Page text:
The drive from Nadi to Si­ga­toka in Fiji takes about an hour and a half, de­spite only be­ing 60-odd kilo­me­tres long. It’s a prey slow, old road, but when you fi­nally make your way into Si­ga­toka, there’s a sign that says “Wel­come to Rug­byTown”.

Si­ga­toka is home to the Nadroga Stal­lions, Fiji’s na­tional cham­pion team, and it’s fair to say the lo­cals are as parochial as it gets. So when a new team, the Fi­jian Drua, joined Australia’s Na­tional Rugby Cham­pi­onship and turned up in Si­ga­toka for its first home game, there was a lile ap­pre­hen­sion from the Fi­jian fans.

The week pre­vi­ous, the Drua had notched up their first ever win with a dom­i­nant and equally ex­cit­ing dis­play in Mel­bourne, so the ap­pre­hen­sion was doused with a nice help­ing of cu­rios­ity.

Fiji rugby’s con­tri­bu­tion to the Aus­tralian game should never be un­der es­ti­mated. The likes of I lie Tabua, LoteTuqiri and Radike Samo paved the way for the cur­rent crop of Fi­jian stars grac­ing the Wal­la­bies' squad.

Marika Koroi­bete is the latest to wear the green and gold in anger, in a big cou­ple of years for the boys from the is­land na­tion.Te­vita Kuridrani, Henry Speight, Taqele Nai­yar­a­voro, Samu Kerevi, Sefa Naivalu and Eto Nab­uli have all had the honour of rep­re­sent­ing our coun­try. Com­bine that with the three Fi­jian All Blacks, and the 30- odd play­ers rep­re­sent­ing clubs in the top comps in Europe ... yet Fiji it­self has reached theWorld Cup quar­ter­fi­nals just twice.

For this rea­son, it’s only fiing that we give back to the Fi­jians, and help them grow into the rugby na­tion they should be.

On our first visit to Fiji, it was ap­par­ent just how rugby-mad this na­tion is. On that drive to Si­ga­toka, you see kids playing rugby with what­ever they can get their hands on in ev­ery field you pass. Gi­ant bill­boards serve as shrines to their Olympic Sevens he­roes as you pass ev­ery vil­lage.The pride of their na­tion.

Our co-com­men­ta­tor and for­mer Wal­laby star Cameron Shep­herd went to the home vil­lage of Pe­celi Nacebe. In the first cou­ple of weeks of the com­pe­ti­tion, this kid was the talk of the town.There was word he was field­ing count­less phone calls with of­fers and in­ter­est. He has a step that makes good de­fend­ers look silly, and ball skills that show­case the in­stinc­tive na­ture of Fi­jian rugby.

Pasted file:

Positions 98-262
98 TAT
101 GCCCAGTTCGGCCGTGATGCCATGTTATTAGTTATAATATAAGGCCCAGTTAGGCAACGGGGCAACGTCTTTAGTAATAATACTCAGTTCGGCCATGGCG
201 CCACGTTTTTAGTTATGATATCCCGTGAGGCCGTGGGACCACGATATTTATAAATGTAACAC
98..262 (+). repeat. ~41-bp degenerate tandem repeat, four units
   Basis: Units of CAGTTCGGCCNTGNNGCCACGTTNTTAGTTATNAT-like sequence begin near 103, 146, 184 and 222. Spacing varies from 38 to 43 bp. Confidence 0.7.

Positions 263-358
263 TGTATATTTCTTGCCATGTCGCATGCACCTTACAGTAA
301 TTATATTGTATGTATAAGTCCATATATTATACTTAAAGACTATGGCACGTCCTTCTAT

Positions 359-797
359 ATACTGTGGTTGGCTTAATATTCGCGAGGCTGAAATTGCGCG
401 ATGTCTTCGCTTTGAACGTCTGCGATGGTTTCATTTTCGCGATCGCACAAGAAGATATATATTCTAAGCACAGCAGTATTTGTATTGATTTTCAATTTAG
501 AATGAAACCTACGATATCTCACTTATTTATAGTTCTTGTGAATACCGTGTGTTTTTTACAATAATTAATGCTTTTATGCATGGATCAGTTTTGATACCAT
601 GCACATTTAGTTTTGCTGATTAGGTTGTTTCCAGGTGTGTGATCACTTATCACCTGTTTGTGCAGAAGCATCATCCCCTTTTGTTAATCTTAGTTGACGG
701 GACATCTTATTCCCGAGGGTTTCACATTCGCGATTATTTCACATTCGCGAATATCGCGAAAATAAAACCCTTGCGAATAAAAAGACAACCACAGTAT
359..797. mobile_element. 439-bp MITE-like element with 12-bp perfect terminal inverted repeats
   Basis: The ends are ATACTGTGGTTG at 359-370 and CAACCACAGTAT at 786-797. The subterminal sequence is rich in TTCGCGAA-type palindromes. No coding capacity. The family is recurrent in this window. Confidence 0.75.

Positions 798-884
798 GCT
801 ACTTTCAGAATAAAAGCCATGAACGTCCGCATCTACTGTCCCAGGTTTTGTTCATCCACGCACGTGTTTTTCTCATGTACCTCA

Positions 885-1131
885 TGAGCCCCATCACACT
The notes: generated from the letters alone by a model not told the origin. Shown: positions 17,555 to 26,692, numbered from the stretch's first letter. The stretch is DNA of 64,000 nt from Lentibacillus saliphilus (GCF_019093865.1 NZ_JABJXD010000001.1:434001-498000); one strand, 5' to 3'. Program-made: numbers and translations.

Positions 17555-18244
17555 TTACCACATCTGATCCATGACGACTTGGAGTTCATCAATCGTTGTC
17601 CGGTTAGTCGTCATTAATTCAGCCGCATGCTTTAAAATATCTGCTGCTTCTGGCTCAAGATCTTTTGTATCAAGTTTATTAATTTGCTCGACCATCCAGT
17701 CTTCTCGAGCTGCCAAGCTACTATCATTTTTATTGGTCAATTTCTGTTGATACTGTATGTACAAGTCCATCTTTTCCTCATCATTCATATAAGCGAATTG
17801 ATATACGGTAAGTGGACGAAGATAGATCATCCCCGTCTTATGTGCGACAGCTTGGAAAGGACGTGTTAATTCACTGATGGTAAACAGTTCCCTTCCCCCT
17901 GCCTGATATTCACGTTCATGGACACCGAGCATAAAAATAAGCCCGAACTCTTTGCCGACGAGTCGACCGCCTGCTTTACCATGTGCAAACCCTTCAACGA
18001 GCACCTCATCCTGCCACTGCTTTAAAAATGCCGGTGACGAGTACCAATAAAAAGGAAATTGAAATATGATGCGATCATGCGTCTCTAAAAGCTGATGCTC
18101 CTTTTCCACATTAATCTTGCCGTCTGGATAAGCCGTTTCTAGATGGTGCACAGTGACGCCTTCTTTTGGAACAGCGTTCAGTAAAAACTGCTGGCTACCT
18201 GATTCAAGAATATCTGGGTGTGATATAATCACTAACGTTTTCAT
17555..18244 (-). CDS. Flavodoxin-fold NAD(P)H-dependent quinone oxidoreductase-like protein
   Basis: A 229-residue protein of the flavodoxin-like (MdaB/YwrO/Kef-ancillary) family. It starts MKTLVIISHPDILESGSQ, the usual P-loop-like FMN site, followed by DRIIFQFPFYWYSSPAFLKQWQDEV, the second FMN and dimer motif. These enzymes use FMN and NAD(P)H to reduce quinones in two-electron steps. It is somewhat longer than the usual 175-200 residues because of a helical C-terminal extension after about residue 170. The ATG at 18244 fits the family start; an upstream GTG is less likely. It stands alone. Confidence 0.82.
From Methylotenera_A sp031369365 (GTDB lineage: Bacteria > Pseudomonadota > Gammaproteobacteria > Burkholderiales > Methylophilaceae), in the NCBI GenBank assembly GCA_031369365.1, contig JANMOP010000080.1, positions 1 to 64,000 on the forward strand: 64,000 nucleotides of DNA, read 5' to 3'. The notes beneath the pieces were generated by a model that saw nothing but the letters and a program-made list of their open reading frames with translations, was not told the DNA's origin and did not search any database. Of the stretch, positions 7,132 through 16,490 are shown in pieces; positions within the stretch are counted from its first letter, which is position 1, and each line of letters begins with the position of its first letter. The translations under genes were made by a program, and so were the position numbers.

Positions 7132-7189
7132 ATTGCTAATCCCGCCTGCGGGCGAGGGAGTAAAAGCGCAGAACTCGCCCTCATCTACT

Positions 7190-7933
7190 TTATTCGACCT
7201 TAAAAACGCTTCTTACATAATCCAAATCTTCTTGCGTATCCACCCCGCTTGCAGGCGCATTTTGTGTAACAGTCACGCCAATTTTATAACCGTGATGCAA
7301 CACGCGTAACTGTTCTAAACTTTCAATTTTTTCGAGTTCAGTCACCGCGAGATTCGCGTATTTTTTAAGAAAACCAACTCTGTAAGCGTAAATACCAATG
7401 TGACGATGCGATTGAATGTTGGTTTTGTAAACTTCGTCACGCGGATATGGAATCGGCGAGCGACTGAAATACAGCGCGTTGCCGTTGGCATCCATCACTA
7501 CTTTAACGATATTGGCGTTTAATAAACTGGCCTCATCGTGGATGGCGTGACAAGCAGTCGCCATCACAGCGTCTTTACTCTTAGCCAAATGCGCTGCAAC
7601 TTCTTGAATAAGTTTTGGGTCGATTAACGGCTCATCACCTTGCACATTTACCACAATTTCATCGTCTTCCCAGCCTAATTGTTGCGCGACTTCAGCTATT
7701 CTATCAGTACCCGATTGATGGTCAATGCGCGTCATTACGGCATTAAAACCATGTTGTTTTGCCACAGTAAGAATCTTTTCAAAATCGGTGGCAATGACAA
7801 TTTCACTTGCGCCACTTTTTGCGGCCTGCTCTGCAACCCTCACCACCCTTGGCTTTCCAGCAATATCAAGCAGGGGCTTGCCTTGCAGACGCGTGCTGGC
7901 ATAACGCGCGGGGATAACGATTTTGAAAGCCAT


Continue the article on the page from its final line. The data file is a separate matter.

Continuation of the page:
Cameron had at least eight bowls of kava, then rode with his fam­ily on a two-hour trip to Lawaqa Park to watch their first home game. Un­for­tu­nately the star fly-half was struck down with a nasty an­kle in­jury just three min­utes in, but the side went on to com­pletely dom­i­nate NSW Coun­try and win com­fort­ably.

Nacebe’s father tried to whisk him away back to his home to see their vil­lage doc­tor, but Drua man­age­ment had to pull him out of the back of the truck to take him to a proper hos­pi­tal. It’s a re­minder of how much fam­ily means to them.The rugby fam­ily now needs to show that same love to the Pa­cific Is­land na­tions.

The 10,000 peo­ple in Suva’s Na­tional Sta­dium the next week against reign­ing NRC champs, the Perth Spirit, was a sign this side has won the hearts of the Fi­jians. And they pumped the champs.

World Rugby and the Aus­tralian Rugby Union should be ap­plauded for giv­ing them a chance to build them­selves a mean­ing­ful XVs team that will go a long way to keep­ing the tal­ent where it be­longs, in Fiji.

The endgame for Australia won’t be in poach­ing play­ers for the Wal­la­bies. Rather, it will be in what they can teach us – the tough, un­com­pro­mis­ing, but also beau­ti­fully in­stinc­tive play they are so ca­pa­ble of de­liv­er­ing.

It’s only fit­ting that we give back to the Fi­jians, and help them grow into the rugby na­tion they should be.

Pe­celi Nacebe's form for Fiji's NRC side has caught the eye.

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